Crowd-pulling power doesn’t translate into election victory for RFP


. . . analysts warn that party must establish grassroots structures if it is to emerge victorious

Bongiwe Zihlangu/Moroke Sekoboto

WHILE this week’s manifesto launch rally of the newly formed Revolution for Prosperity (RFP) was a well-attended and impressive affair, analysts have warned that “all that glitters is not gold” and that in elections, “green fields don’t translate into a great harvest”.

According to analysts who spoke to the Lesotho Times yesterday, while the RFP had proved its crowd-pulling capacity which most political outfits lacked, the real work was only just beginning for the party to consolidate itself at the grassroots level.

The colourful party was founded by billionaire businessman Sam Matekane on 22 March 2022.

The political commentators said that RFP’s humungous rally to launch its election manifesto had sent a message to Lesotho’s key political parties that a new and very serious player has entered the game and that committing resources to political campaign rallies resulted in dividends.

According to Lesotho Council of Non-Governmental Organisations (LCN) Executive Director, Seabata Motsamai, the huge attendances at the RFP’s Sunday rally in Likotsi, Maseru had proved that despite its tender age, the party will be a serious contender in the elections due in October this year.

“Although the English would say, ‘all that glitters is not gold’, the huge crowds at the rally suggest that Matekane will be a serious contender in the 2022 elections,” Mr Motsamai said.

“He is now ranked among the most prominent political players and his party belongs in the league of the biggest parties in Lesotho. The success of the RFP rally is a clear indication that when you put in a lot of resources and commitment into campaigns, you reap positive results. That rally is a message to Lesotho’s political parties about commitment. It also shows that a serious contender has entered the game,” Mr Motsamai said.

He said that the RFP had also brought a shift in the manner politics was now being conducted in the country.

“Matekane has added value to our politics. He has brought a shift to how parties must package their political messages. That shift says parties have to do away with the usual rhetoric of vulgarity. They are now refraining from character assassination. There is a lot of improvement in the speeches of our political leaders save for a few. Their speeches have become vibrant and have more serious content. Hence, I say RFP has added value to the political landscape. There’s a lot of change and your prominent political leaders are less arrogant now as they focus on keeping up with the RFP.”

However, Transformation Resource Centre (TRC) Director, Tsikoane Peshoane, disagreed. He said “green fields do not necessarily translate into a great harvest”.

Huge attendances at rallies did not always translate into elections victory, Mr Peshoane said.

He gave an example of former Prime Minister Thomas Thabane’s All Basotho Convention (ABC) which attracted huge crowds shortly after being formed as a splinter party from the then ruling Lesotho Congress for Democracy (LCD) in 2006.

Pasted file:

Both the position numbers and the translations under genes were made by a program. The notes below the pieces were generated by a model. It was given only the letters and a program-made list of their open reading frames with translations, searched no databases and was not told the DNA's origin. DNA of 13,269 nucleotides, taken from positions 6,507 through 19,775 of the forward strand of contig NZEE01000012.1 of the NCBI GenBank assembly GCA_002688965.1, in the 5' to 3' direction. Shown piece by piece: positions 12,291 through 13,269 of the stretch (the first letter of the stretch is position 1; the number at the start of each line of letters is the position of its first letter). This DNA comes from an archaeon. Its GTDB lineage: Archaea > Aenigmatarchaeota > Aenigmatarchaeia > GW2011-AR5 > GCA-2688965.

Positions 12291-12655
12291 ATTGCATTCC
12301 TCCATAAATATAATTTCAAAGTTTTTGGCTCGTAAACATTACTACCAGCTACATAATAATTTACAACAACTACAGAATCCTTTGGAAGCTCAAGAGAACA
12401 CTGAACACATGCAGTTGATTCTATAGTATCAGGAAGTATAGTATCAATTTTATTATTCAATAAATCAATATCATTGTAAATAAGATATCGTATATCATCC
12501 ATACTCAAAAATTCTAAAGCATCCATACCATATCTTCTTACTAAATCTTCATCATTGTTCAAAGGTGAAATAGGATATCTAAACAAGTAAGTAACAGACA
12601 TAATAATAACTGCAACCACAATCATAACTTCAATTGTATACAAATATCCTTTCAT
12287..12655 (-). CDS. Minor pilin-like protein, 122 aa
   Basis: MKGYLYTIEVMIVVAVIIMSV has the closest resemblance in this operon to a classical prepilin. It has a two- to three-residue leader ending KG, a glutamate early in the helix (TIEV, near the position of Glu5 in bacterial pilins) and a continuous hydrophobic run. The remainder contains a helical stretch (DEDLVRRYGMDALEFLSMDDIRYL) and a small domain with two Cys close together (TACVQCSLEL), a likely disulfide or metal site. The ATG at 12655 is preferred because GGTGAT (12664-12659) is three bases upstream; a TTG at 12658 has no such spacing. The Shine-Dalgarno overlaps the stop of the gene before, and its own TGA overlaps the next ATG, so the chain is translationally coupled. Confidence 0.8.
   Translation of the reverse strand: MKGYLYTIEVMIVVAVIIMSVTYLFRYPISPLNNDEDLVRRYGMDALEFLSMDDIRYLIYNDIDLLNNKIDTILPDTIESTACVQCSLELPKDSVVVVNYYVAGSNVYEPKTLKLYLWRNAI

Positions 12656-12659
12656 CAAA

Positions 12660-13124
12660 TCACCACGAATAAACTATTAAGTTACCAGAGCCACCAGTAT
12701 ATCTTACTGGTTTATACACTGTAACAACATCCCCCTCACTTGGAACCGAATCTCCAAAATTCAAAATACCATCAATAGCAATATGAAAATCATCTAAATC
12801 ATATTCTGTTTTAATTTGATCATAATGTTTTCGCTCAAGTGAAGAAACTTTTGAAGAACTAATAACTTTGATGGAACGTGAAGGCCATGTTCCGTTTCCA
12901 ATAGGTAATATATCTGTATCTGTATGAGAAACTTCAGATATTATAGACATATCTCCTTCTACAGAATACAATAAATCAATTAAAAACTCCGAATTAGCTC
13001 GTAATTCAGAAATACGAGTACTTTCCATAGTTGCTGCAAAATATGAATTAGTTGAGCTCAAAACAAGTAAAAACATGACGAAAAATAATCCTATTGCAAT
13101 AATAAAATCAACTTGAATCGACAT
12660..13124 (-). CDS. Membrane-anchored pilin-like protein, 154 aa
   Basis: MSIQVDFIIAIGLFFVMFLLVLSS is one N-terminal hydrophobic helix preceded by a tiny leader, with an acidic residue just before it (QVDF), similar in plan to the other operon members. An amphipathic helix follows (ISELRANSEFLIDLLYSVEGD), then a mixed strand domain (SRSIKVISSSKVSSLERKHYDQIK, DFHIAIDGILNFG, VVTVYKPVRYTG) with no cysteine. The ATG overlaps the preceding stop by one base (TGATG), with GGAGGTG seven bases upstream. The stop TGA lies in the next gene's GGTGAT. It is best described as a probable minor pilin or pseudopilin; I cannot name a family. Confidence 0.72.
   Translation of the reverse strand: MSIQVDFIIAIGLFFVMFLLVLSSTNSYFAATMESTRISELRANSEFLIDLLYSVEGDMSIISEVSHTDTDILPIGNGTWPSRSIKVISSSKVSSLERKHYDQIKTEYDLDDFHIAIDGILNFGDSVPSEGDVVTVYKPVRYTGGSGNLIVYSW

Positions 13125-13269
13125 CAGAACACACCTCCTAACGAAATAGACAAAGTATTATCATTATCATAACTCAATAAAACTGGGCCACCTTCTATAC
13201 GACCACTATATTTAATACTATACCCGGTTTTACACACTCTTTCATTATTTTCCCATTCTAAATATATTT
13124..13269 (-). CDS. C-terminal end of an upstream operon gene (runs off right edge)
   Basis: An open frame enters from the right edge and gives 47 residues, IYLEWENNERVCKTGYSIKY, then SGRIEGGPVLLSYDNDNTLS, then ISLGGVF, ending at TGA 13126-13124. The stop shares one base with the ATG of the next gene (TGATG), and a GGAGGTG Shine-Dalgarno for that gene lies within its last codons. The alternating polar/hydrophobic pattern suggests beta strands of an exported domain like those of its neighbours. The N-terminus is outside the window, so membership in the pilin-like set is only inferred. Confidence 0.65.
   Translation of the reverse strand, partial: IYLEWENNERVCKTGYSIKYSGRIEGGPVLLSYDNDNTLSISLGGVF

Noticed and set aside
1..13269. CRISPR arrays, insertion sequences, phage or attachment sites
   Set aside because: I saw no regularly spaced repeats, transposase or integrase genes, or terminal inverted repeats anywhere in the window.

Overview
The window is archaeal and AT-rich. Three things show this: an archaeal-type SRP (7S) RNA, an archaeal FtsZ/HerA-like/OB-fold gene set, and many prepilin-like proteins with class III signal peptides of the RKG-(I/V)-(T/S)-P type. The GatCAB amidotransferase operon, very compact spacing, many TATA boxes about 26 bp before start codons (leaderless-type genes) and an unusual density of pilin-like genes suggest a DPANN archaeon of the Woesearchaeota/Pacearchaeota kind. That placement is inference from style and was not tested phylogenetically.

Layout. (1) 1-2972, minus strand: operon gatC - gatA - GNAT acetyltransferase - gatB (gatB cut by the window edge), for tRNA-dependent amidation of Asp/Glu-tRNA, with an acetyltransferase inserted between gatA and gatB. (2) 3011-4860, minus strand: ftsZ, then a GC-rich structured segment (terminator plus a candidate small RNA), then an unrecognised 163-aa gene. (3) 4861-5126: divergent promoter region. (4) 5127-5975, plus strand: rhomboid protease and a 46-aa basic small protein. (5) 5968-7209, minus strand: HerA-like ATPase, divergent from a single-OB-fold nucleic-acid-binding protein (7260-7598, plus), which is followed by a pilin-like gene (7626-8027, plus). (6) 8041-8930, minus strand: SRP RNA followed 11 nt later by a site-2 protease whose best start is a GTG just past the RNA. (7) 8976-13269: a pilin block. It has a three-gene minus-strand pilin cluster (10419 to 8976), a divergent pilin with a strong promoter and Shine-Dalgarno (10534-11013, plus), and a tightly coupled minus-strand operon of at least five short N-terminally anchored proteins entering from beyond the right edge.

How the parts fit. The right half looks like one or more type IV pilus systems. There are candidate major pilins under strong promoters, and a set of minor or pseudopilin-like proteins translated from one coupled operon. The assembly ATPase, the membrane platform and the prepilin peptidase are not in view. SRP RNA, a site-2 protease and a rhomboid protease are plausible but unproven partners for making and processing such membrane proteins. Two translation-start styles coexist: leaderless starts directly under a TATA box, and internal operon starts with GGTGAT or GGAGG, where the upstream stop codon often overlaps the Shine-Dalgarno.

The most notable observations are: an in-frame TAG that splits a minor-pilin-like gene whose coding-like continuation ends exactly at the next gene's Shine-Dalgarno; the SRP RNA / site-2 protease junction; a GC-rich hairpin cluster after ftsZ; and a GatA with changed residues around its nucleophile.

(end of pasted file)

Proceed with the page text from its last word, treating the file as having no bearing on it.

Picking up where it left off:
“The RFP seems to have a crowd-pulling capacity. That rally was huge in terms of numbers. But then again the ABC was also a crowd-puller. However, that did not immediately translate into election victory. It only won 17 constituencies in the 2007 elections, Mr Peshoane said.

He said that in 1998 the former ruling Basotho National Party (BNP) – which was led by the dynamic and wealthy Retšelisitsoe Sekhonyana – had large crowds during its campaign rallies but only won the Bobatsi constituency in Mokhotlong during elections that year.

“History tells you that Marematlou Freedom Party (BNP) was for the royal and rich in 1965 and that every constituency had a Land Rover vehicle for campaigning. But the party did not win even a single constituency.

“The RFP has influence and the capacity to pull crowds because of its financial resources. However, the question should be: what is required for a political party to win elections? The answer is that it needs strong grassroots structures because a strong base on the ground is what leads a party to victory,” Mr Peshoane said.

The successful Sunday rally was only the beginning not the end for the RFP. There was a lot of hard work ahead before victory is achieved, Mr Peshoane said.

“For RFP, the success of its rally is the beginning of a greater assignment ahead to establish grassroots structures. Again, it should be noted that people in the urban areas tend to get excited by the noise they hear. They may attend rallies but that does not mean the loyalty and votes are guaranteed.  Huge crowds are important but grassroots structures are critical for electoral mobilisation,” Mr Peshoane said.

Tlohang Letsie of the National University of Lesotho (NUL)’s Faculty of Social Sciences, said that while the RFP rally was impressive, it could not be safely assumed that the party would cruise to victory in the upcoming elections.

“The country has been in similar situations before where political parties hold huge rallies prior to elections, but the electoral outcomes would not be reflective of the magnitude of the rallies held before.

“It has happened with the BNP in past elections. The party would hold massive rallies but the elections results did not translate into anticipated results,” Dr Letsie said.

As much as the RFP rally was huge, Dr Letsie added, it was not certain that all the people who attended were RFP supporters who would vote it into power.

“I’m quite sure that other parties’ supporters attended the rally to observe the support of RFP,” he added.

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